There has been a recent trend in Global Public Health toward the reversal of implementing user fees to access healthcare in developing countries. This trend has been seen mostly in Sub-Saharan and Western Africa. In 1987, an influential report issued by the World Bank highlighted and encouraged various governments to adopt user fees for their citizens to access various forms of care. This report explained that the implementation of user fees was not only effective and efficient, but also equitable. After this report, many countries throughout Africa adopted this policy. It took no more than ten years until studies were released that concluded that not only did user fees decrease primary health care utilization, but increased the already large disparity that existed between the poorest citizen and the middle class. It became apparent that while user fees did raise revenue that could be devoted toward health care spending by the respective governments, it was a significantly smaller proportion than expected. The World Bank assumed that 15-20% of health care spending could be raised by adopting user fees but in practice this figure was more like only 5-6%. This was not the only falsity that came to light from the implementation of user fees; the poor began to suffer from a higher burden of disease because they could not access the health care and were also becoming more “impoverished by the effects of high catastrophic health expenditures” (Yates 1). The only solution to these growing problems of inequality was to reverse the user fee policies. Many countries throughout Africa began to slowly revert back to their previous healthcare infrastructure systems, but making some very wise alterations learned from their negative experiences with user fees. Instead of implementing user fees for patients, many African countries have begun the process of examining the possibility of universal health care coverage for all citizens. While this seems like the most obvious solution to the problem of access for patients, many problems exist with securing adequate financing. Valuable lessons can be learned from the semi-universal healthcare system that was recently implemented in Sierra Leone. To address one of the most common national health issues, child and maternal mortality, Sierra Leone adopted universal coverage for expecting and lactating mothers, in addition to their children under the age of 5. You may ask how could such a poor and war-torn country adapt such a radical policy? The answer lies in governmental fervor for the issue and proper coordination between the various departments and organizations responsible for national healthcare. While it remains to be unseen whether or not this universal healthcare coverage has reduced child and maternal mortality, it has certainly significantly increased healthcare usage. Almost immediately after the implementation of this policy healthcare utilization rose 60%! Very valuable lessons can be learned from this specific example in Sierra Leone. Rather than implementing user fees for services, a slow transition to partial universal coverage for the most vulnerable populations of a country is the most important first step. In my opinion, as long as the service is free at the point of service, does not decrease healthcare utilization, has proper governmental support including financing, it is an excellent step in the right direction toward eventually securing better health for all.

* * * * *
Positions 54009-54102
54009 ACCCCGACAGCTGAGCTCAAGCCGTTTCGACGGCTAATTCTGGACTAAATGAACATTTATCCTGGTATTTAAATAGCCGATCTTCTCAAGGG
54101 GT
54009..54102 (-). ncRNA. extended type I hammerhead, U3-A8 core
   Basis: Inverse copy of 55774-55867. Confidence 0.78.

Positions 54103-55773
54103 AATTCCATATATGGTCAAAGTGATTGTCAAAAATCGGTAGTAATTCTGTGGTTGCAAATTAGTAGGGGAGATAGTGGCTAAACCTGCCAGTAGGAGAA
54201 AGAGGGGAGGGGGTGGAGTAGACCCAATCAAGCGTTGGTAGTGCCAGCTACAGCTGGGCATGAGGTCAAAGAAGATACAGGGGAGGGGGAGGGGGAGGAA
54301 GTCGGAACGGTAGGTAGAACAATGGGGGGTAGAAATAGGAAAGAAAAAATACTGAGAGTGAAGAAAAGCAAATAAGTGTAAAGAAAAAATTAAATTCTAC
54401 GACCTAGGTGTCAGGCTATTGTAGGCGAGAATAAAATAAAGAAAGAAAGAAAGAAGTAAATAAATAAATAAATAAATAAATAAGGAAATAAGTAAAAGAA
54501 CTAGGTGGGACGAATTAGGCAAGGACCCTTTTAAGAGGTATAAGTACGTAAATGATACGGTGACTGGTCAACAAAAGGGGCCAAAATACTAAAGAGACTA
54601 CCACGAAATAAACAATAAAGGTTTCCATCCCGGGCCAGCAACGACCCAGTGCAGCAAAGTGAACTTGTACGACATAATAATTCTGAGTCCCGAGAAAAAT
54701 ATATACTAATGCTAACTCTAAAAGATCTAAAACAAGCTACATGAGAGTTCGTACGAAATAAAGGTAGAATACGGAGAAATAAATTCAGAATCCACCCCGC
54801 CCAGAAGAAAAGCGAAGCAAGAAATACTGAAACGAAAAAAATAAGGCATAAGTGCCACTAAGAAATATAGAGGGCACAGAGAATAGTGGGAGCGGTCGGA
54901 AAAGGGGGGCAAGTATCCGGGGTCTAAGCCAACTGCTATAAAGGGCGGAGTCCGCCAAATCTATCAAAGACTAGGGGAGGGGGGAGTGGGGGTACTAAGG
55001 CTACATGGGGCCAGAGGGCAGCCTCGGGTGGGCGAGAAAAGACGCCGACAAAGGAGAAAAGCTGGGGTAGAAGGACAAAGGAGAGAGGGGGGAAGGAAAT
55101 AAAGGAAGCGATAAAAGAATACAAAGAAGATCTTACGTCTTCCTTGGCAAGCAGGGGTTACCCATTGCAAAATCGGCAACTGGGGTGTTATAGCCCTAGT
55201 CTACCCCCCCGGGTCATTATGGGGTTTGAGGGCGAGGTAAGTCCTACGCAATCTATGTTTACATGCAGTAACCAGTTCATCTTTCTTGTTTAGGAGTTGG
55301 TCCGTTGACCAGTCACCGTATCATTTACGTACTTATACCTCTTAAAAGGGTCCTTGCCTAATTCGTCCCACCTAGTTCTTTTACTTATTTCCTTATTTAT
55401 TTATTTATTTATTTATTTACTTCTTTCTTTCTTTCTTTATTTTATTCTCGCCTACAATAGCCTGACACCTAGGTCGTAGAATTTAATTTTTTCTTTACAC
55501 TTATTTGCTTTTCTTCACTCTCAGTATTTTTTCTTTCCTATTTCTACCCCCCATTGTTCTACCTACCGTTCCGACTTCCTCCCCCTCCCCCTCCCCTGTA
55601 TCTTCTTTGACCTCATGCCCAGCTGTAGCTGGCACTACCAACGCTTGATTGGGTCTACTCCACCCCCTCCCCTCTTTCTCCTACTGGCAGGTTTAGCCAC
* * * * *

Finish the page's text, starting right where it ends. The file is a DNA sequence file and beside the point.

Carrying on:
“Universal Health Care and the Removal of User Fees.” By Rob Yates. The Lancet, 2009 373: 2078-81
“How did Sierra Leone provide free health care?” By John Donnelly. The Lancet, Volume 377, 1393-1396.